Some neurofeedback products also intervene to shift the user’s state. Product providers in this niche use blends of visuals, sounds, guided meditations and real time neurofeedback to assist users in returning to performance-ready states. Thync, for example, uses neuro-signaling to stimulate specific brain pathways that induce a calm or energized state. The promise from some companies is that users, with practice, can bring on this state on demand.

Faster, Better, Cheaper Coaching?

We may be able to eliminate a common speed bump in coaching by helping leaders find time for coaching sessions, experiments and reflection. Google Calendar’s Goals, originally designed by Dan Ariely, uses machine learning and the users’ goals to serve up suggestions for open time slots. It works with time dynamically, taking account of sudden changes such as an urgent teleconference as well as fluctuations in alertness during the day.

How would a tech upgrade impact coaching effectiveness and coaching costs?  Given the importance of the coaching relationship to coaching effectiveness (deHann, et al., 2014), it's important that coaches are ready to work with clients to:

  • Learn about leaders’ digital preferences, explain the pros and cons of using tech, and support leaders’ intentional use of tools;
  • Become trusted curators of resources such as tech tools; and
  • Collaborate on finding the sweet spot of self-detected and device-generated data.

Given the difficulty of isolating the impact of a coach’s tools and techniques on coaching effectiveness (Sonesh et. Al., 2015), Wilson’s guidance on evaluating interventions, “don’t ask, can’t tell”, provides a useful reality check (Wilson, 2015).

Nonetheless, organizational buyers of coaching and coaches can make informed selections through due diligence of tools that covers:

  • Profile of user base;
  • User satisfaction, ongoing engagement and results;
  • Scientific underpinning of the tool and ongoing behavioral testing;
  • Potential for partnerships among product providers, organizational buyers of coaching, coaches and leaders on pilots of products;
  • Early track record of digital applications in health care, mental health or positive psychology; and
  • Data protection and privacy.

When using tools such as those discussed in this article, leaders may be more engaged in the work in between coaching sessions. They will bring more data – visuals from devices, stakeholder input, results of experiments and reflections on their development – to coaching sessions. Leaders and coaches will still use sessions to refresh the commitment to actions based on goals and insights. And then the app kicks in to keep it going.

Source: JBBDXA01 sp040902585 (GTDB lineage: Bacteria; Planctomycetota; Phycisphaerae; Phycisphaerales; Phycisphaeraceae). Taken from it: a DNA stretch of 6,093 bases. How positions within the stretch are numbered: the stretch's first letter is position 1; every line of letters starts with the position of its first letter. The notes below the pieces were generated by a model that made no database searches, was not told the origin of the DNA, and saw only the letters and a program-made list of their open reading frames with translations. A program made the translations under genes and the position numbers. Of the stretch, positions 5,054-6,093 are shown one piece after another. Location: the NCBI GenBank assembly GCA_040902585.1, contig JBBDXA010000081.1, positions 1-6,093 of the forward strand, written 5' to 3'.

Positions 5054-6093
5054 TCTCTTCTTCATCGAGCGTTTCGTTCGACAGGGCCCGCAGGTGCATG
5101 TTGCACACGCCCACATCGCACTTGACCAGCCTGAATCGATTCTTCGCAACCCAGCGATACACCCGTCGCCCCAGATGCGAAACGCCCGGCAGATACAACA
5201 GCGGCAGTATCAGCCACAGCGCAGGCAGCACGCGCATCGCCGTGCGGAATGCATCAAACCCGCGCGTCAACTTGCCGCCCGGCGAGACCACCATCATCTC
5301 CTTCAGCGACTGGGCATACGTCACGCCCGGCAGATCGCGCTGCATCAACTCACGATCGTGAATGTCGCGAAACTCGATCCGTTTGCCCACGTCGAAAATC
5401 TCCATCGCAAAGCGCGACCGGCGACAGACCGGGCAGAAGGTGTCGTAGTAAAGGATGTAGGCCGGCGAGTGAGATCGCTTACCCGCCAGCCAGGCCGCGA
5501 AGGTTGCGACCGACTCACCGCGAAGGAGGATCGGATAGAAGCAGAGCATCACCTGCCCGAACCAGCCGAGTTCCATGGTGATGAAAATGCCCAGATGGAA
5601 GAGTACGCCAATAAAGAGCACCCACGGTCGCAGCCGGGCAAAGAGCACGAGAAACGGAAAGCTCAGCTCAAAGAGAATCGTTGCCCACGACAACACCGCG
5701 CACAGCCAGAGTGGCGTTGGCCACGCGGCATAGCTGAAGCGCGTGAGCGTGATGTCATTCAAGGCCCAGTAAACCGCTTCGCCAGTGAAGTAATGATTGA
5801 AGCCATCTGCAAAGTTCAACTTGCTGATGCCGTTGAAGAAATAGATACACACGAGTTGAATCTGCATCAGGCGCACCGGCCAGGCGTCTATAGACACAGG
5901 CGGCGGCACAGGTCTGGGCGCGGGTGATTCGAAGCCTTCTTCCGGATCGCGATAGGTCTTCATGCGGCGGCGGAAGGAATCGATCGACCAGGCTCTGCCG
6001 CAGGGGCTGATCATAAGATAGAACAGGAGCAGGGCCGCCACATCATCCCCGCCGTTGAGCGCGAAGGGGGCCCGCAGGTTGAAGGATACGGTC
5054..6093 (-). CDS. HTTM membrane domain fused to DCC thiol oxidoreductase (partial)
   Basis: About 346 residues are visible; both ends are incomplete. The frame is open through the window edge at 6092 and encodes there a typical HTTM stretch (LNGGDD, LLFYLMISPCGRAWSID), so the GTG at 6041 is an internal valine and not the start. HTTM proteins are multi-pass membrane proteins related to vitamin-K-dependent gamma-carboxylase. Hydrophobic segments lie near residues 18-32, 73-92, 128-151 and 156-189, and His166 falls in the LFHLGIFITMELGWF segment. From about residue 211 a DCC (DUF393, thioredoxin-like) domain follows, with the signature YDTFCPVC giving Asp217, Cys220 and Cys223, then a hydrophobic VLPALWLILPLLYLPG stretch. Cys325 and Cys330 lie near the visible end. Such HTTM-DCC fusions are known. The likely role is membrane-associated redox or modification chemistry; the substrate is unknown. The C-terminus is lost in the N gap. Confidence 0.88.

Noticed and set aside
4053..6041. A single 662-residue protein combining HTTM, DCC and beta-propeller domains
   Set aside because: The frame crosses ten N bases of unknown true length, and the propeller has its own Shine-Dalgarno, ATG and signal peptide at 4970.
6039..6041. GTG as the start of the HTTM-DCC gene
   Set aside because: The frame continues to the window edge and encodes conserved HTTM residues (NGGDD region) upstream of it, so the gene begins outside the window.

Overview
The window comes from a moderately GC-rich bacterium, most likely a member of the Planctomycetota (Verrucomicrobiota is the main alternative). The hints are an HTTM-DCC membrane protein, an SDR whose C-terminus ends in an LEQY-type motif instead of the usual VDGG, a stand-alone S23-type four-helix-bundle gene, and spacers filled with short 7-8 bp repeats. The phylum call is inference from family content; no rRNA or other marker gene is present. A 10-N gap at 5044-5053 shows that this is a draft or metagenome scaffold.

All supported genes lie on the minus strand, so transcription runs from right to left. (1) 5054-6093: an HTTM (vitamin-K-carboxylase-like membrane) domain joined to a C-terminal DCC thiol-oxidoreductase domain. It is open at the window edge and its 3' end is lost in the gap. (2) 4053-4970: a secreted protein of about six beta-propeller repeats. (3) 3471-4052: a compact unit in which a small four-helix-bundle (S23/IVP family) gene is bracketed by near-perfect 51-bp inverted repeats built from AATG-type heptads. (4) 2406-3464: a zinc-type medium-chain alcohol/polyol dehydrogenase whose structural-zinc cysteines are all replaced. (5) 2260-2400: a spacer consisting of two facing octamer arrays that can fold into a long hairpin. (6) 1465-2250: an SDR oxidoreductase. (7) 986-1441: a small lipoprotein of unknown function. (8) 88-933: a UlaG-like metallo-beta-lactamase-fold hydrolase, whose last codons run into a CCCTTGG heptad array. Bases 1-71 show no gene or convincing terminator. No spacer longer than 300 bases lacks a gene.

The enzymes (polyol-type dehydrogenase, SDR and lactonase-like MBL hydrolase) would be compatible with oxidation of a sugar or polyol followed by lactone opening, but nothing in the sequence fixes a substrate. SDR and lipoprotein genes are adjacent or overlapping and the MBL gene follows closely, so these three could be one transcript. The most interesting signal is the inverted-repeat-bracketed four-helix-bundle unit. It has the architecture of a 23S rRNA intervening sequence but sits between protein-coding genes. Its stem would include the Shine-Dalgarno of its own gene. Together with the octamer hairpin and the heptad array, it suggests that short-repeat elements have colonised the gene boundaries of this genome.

This article includes a small, representative sample of tools with functionality that is useful in coaching. The mention of a specific product is not an endorsement. That means there are no hyperlinks to product sites. I am grateful for the generous input of Margaret Moore, cited in the References section, whose thinking on these matters is reflected in this article.

Amabile, T., Kramer, S. (2011). The Progress Principle: Using Small Wins to Ignite Joy, Engagement, and Creativity at Work. Boston: Harvard Business Review Press.

Coates, John. (2013). The Hour between Dog and Wolf: Risk-Taking, Gut Feelings and the Biology of Boom and Bust. London: Fourth Estate.

de Hann, Erik; Page, Nadine. (2014). Does executive coaching work? The Psychologist, 27(8), 582- 586.

Di Stefano, G., Gino, F., Pisano, G. P., & Staats, B. R., Making Experience Count: The Role of Reflection in Individual Learning. (2016). Harvard Business School NOM Unit Working Paper No. 14- 093; Harvard Business School Technology & Operations Mgt. Unit Working Paper No. 14-093. Available on line from SSRN: abstract=2414478 or (Last accessed 8 August, 2016).

Fernandez, A., Goldberg, E., Michelon, P. (2013). The Sharp Brains Guide to Brain Fitness. San Francisco: Sharp Brains, Inc.

Harris, E. (2016). Google's 'Goals' Could Be One of the Largest Behavioral Science Experiments Ever Conducted. Forbes. Available online from /elizabethharris/2016/04/13/googles-goals- could-be- one-of- the-largest- behavioral-science- experiments-ever- conducted/#1dd03c0f67d6. (Last accessed 14 July 2016).

Kegan, R., Lahey L. L., (2009). Immunity to Change: How to Overcome It and Unlock the Potential in Yourself and Your Organization. Boston: Harvard Business Review Press.

Konnikova, M. (2014). Meet the Godfather of Wearables. Available online from alex-pentland- father-of- the-wearable- computer. (Last accessed 10 July 2016).

Moore, M. (2016,15 May). Personal communication.

Rogers, T., Milkman, K. L., Reminders Through Association. Psychological Science (2016). 27(7), 973-986.

Sonesh, S.C., Coultas, C.W., Lacerenza, C.N., Marlow, S.L., Benishek, L.E., & Salas, E. (2015). The power of coaching: a meta-analytic investigation. Coaching: An International Journal of Theory, Research and Practice 8(2), 73-95.

Wilson, Timothy D. (2015). Redirect: Changing the Stories We Live By. Back Bay Books.

Zelezinski, D. 2015. Wearable tech in the workplace. Available on line from the-workplace. Posted in the Good Day at Work Hub. (Last accessed 3 September 2016).